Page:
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Concerned for my partner

Old 11-06-2019, 03:42 PM
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Concerned for my partner

Hey guys,
My boyfriend has a long history with marijuana (in proportion to his age). It started around age 16 or so, and he's had this cycle ever since where he smokes for a while, can't stand where he ends up from it, and quits for a while. I've personally seen him be in the midst of everyday use (constantly high) twice. The first time he came out of it on his own, and the second time he needed some tough love. The reason I'm writing today is that last night he came home high for the first time in 9 or 10 months, and I'm terrified. The last bout with this addiction was hell for me, and that's tough for me to say because I can't even imagine how he must have felt. But, I think it's important to acknowledge what you're feeling, and that's how it felt for me. I almost left, but I kept up hope and stuck it out. Now, I see it starting up again, and I'm not sure what I should do. The only emotion I could register when I confronted him about it was anger, but now that it's been a few hours since then, I'm just scared about what this means. To be completely fair, smoking once doesn't mean he's officially relapsed (Does it? Correct me if I'm wrong), but it changes things now that he's willing to smoke at all. I've seen some of you talk about how thinking you can moderate your usage leads back into addiction, and when I asked him if he was planning on continuing to smoke he said "I'm not sure yet", which is not comforting. I can't just wait around to see how it pans out, because I can't sit by and watch him do this to himself again.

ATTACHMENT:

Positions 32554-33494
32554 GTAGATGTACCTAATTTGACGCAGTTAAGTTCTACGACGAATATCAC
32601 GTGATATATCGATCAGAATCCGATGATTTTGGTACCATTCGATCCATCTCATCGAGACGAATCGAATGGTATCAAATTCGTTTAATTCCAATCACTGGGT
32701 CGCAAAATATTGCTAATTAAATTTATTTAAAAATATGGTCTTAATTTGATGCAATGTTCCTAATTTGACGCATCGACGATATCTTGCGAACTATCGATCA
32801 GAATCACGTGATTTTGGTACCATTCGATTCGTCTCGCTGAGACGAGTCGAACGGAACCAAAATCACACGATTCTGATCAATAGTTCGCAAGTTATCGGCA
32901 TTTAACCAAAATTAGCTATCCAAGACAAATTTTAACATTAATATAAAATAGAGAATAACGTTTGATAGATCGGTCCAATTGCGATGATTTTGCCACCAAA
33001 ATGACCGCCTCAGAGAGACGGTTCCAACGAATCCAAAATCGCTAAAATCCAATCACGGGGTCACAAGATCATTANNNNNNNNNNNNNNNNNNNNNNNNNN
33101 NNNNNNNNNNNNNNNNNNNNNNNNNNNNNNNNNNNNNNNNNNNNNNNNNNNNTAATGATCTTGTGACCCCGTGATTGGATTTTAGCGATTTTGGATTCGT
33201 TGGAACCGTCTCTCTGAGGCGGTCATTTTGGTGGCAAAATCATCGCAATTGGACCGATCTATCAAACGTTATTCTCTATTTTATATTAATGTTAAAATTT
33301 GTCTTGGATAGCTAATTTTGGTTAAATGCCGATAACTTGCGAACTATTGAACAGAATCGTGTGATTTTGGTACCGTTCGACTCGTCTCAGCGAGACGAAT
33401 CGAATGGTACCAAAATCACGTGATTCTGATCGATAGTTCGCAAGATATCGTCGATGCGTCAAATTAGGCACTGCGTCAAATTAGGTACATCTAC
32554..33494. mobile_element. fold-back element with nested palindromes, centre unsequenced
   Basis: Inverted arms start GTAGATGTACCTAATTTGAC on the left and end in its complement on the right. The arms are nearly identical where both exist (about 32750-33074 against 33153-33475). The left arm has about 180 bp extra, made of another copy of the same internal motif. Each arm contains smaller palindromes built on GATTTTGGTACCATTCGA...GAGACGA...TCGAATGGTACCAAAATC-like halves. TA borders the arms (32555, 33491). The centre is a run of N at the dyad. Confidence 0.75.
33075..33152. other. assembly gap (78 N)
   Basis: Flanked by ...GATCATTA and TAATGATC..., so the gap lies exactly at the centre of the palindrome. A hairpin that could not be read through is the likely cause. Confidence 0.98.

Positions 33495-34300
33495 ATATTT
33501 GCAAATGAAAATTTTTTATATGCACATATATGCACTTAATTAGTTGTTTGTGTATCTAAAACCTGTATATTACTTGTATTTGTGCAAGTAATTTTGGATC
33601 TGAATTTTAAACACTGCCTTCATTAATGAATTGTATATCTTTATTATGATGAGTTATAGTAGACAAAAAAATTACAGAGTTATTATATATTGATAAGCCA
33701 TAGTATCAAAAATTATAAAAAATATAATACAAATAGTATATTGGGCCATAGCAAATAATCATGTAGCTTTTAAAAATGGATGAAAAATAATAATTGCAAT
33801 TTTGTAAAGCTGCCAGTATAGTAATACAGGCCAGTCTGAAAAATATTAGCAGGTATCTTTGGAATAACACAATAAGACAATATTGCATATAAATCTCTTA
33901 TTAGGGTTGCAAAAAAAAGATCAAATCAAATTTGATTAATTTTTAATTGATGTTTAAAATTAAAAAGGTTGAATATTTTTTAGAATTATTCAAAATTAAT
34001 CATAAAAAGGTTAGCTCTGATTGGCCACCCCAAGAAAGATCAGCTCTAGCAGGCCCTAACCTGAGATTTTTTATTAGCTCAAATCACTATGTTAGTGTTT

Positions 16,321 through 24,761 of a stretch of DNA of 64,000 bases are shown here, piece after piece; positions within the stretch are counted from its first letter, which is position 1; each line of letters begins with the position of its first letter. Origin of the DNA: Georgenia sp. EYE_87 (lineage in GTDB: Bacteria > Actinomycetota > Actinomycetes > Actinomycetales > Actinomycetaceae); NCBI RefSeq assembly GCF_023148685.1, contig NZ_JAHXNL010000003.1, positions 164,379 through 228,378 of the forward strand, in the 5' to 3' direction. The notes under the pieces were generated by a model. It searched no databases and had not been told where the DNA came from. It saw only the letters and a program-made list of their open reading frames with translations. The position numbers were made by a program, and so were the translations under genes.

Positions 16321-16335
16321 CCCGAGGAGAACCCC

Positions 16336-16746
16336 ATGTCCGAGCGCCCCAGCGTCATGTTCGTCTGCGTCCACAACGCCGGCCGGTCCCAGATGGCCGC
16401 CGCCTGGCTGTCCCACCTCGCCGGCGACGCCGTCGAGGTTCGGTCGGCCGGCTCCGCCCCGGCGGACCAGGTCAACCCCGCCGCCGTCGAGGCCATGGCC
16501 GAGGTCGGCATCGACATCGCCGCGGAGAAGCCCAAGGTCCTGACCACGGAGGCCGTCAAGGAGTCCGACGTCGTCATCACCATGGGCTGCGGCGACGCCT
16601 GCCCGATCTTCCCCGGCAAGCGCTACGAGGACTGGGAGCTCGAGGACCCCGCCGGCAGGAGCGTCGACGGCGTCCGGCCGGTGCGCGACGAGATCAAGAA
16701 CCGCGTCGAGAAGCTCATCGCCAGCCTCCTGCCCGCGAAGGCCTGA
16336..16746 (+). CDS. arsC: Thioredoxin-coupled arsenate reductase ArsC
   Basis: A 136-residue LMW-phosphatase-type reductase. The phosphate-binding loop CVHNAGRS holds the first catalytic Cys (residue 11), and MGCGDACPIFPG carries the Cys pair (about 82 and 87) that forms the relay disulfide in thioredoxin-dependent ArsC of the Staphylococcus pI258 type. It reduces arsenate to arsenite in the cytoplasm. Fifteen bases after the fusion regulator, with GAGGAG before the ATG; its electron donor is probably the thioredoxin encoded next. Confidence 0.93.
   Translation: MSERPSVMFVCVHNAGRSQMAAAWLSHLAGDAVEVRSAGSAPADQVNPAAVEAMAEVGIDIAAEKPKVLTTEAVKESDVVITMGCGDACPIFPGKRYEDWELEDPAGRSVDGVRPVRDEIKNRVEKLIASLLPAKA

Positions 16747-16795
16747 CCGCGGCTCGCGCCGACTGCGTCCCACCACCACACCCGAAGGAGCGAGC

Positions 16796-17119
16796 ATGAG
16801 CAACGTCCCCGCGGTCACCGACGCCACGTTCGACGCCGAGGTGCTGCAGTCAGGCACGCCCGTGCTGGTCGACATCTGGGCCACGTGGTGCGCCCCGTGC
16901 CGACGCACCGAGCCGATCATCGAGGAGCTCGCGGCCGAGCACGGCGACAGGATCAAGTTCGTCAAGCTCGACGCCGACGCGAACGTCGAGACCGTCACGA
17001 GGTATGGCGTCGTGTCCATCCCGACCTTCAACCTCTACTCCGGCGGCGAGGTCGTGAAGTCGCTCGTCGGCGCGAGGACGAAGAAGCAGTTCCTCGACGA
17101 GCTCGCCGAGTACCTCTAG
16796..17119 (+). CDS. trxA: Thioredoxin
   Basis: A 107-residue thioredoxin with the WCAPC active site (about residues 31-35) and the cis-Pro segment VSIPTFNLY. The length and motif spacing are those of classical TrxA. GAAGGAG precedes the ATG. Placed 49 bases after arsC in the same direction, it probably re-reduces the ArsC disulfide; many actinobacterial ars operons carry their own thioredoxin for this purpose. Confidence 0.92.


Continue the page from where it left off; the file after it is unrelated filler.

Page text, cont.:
I know I'm not making clear questions to respond to (I really just need to talk to someone -- I can't tell my family in order to respect his privacy), so let me jot down what I would like help with:

1. How do I formulate a healthy conversation about it with him? This morning we woke up and he acted like everything was normal, but I still feel uneasy. So, I guess, how do I express that without shaming him or blaming him?

2. Is smoking again as worrisome as I'm making it out to be? I have a history of anxiety myself, so I'm not always aware of when I blow things out of proportion. It was just once so far, but with his history I feel like it means so much more than that.